Animal keepers at Marwell Zoo have announced the arrival of a female Hartmann’s zebra - the first for 16 years. This stripy long legged foal is now a week old and is an important animal for the future of the species.
The playful youngster was born overnight on Tuesday September 24 to first time parents Libra (Mum) and Gounzo (Dad). Keepers have named the little foal Luna, which follows a 'space' theme for Hoofstock baby names this year.
A Sussex charity has released a film telling the incredible story of an orangutan which was rescued from a snare in Borneo and nursed back to health.
The animal had to be treated in intensive care but thanks to the work of International Animal rescue in Uckfield, he was able to be released back in to the wild.
A multi-million pound project has been announced to help address the 60 per cent decline in UK wildlife. Hailed as a 'lifeline for nature', the initiative will turn quarries across our region into nature reserves. Old mineral extraction sites will be transformed into meadows and woodland.
Now as temperatures once again soar we're being encouraged to remember the wildlife. Dorset Wildlife Trust is urging people to put out clean water for birds. In 30 degrees a sparrow can lose three per cent of its body mass every hour. Birds become dehydrated and can easily die.
An animal charity in Surrey will open the doors of its wildlife hospital to the public for its annual open day.
The event is the only opportunity for members of the public to go behind the scenes at the Wildlife Aid Foundation's (WAF) centre for sick, injured and orphaned wild animals.
Visitors to the centre in Leatherhead will have the chance to meet WAF founder Simon Cowell and his team, who may be familiar to animal lovers through the TV series Wildlife SOS, shown on Animal Planet.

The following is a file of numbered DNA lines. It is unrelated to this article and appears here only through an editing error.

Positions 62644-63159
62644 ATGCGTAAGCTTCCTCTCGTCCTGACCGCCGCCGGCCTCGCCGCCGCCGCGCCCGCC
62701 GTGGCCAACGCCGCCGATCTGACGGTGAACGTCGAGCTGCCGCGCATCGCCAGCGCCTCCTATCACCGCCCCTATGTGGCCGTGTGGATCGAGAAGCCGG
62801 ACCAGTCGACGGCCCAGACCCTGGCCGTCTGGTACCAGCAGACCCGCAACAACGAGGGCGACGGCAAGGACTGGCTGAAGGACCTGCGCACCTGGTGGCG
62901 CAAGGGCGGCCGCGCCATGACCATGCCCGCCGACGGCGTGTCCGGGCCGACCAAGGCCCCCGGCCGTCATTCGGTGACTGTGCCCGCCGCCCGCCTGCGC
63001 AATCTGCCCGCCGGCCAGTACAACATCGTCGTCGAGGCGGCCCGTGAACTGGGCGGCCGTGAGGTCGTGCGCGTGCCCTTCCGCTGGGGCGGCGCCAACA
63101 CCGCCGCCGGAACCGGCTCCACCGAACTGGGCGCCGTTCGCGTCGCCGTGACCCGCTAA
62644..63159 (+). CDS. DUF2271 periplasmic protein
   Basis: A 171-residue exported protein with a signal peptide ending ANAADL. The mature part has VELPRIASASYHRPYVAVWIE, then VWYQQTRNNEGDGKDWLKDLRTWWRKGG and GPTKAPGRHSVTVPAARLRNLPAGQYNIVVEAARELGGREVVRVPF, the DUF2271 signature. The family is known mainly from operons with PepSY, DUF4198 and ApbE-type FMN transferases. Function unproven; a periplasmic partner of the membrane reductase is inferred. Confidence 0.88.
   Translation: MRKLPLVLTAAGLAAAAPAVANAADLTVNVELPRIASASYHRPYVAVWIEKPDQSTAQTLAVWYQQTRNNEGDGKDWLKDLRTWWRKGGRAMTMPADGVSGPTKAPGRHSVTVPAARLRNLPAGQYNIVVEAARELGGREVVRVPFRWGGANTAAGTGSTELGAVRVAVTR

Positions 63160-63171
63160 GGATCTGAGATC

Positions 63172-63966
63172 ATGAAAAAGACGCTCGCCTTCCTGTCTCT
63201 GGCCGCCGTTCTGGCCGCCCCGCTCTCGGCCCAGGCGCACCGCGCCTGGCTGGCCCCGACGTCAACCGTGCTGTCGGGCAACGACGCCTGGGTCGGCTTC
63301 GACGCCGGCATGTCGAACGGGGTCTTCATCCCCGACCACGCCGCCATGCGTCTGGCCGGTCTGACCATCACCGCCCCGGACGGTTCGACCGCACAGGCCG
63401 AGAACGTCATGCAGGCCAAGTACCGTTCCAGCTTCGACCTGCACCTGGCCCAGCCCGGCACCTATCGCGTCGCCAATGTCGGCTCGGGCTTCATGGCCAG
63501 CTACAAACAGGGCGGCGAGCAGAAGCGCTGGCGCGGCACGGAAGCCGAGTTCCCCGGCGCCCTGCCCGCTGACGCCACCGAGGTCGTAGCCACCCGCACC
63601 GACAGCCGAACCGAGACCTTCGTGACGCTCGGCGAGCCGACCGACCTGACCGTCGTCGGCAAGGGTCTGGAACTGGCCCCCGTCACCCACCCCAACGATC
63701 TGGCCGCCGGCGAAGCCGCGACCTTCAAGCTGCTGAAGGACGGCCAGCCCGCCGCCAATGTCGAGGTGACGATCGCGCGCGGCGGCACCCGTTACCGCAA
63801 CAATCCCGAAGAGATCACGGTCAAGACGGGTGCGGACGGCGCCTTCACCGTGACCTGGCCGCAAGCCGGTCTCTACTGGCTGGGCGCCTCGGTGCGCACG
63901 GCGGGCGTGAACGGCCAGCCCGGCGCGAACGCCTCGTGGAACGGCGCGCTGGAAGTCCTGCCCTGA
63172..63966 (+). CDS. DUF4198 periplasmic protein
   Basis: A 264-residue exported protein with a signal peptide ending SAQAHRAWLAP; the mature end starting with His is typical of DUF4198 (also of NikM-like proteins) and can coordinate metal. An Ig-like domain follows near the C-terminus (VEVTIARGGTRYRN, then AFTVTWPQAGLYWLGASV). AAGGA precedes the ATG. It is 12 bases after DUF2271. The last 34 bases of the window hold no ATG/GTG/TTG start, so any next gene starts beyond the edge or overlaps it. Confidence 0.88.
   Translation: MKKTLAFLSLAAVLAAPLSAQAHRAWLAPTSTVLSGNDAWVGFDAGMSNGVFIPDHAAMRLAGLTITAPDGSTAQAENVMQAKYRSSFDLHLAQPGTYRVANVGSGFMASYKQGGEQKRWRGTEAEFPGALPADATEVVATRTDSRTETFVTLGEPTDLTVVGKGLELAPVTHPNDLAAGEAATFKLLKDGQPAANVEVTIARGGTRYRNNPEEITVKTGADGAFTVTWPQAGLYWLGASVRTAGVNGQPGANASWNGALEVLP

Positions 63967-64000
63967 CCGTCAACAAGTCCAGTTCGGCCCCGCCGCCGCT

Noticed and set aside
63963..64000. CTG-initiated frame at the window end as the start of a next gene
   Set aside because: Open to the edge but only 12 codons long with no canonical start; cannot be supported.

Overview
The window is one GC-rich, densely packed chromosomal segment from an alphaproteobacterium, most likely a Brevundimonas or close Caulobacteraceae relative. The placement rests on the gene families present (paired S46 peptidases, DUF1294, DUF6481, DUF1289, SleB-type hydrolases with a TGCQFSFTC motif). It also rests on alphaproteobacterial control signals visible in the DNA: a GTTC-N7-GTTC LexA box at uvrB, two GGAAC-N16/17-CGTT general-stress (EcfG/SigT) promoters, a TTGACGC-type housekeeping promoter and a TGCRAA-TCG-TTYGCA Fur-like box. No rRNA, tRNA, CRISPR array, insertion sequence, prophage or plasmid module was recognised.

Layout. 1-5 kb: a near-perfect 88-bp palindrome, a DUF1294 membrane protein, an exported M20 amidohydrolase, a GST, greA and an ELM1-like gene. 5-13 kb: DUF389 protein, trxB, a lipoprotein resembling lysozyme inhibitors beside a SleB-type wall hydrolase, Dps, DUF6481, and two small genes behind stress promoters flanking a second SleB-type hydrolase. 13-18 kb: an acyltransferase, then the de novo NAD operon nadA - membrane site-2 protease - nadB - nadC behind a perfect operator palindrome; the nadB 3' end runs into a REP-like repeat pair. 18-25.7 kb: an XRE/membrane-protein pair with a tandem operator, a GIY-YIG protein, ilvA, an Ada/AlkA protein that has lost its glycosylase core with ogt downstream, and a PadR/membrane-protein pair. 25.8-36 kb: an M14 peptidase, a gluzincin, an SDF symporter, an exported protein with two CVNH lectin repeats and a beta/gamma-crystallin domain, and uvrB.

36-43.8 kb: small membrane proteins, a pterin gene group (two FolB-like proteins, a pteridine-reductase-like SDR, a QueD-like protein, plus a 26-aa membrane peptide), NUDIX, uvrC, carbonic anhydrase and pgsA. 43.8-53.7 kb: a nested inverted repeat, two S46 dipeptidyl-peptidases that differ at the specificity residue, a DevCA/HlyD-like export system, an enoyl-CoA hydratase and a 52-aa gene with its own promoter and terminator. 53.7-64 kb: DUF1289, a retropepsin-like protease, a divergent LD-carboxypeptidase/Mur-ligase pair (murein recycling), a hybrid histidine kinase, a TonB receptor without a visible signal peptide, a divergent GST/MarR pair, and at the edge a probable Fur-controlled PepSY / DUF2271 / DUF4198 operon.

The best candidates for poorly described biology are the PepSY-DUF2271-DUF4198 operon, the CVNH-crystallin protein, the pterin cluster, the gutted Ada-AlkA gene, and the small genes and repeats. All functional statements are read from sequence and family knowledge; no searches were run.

The annual open day - on July 7th - is the WAF's biggest single fundraising event of the year and helps the charity meet the ever-increasing cost of keeping its hospital and wildlife rescue service running.
Click video. There's a stark warning that some of our most familiar wildlife could vanish from the countryside within decades. A comprehensive new survey by 25 conservation groups has revealed that 60% of species in our region are declining.
Birds, insects and mammals are all affected. Habitat loss and climate change among the causes. So is it too late to save the South East's wildlife? Malcolm Shaw has been finding out
Conservationists say the successful re-introduction of red kites to Britain offers hope that other British species such as skylarks will be able to recover.
A major new study including researchers from Sussex and Dorset says that British wildlife is in a 'serious state of decline' with almost 2,000 species reducing in size over the past century.
The Butterfly Conservation in Dorset reports that three quarters of all butterfly species have seen a decline. The RSPB says that Britain has lost around 44 million breeding birds since the late sixties.
The State of Nature report featured research from 25 wildlife organisations across the UK.
Sir David Attenborough, who is launching the Study of Nature report, called it a "stark warning" but also "a sign of hope".
Sir David said: "For 60 years I have travelled the world exploring the wonders of nature and sharing that wonder with the public. But as a boy my first inspiration came from discovering the UK's own wildlife.
"Our islands have a rich diversity of habitats which support some truly amazing plants and animals.
"We should all be proud of the beauty we find on our own doorstep; from bluebells carpeting woodland floors and delicately patterned fritillary butterflies, to the graceful basking shark and the majestic golden eagle soaring over the Scottish mountains.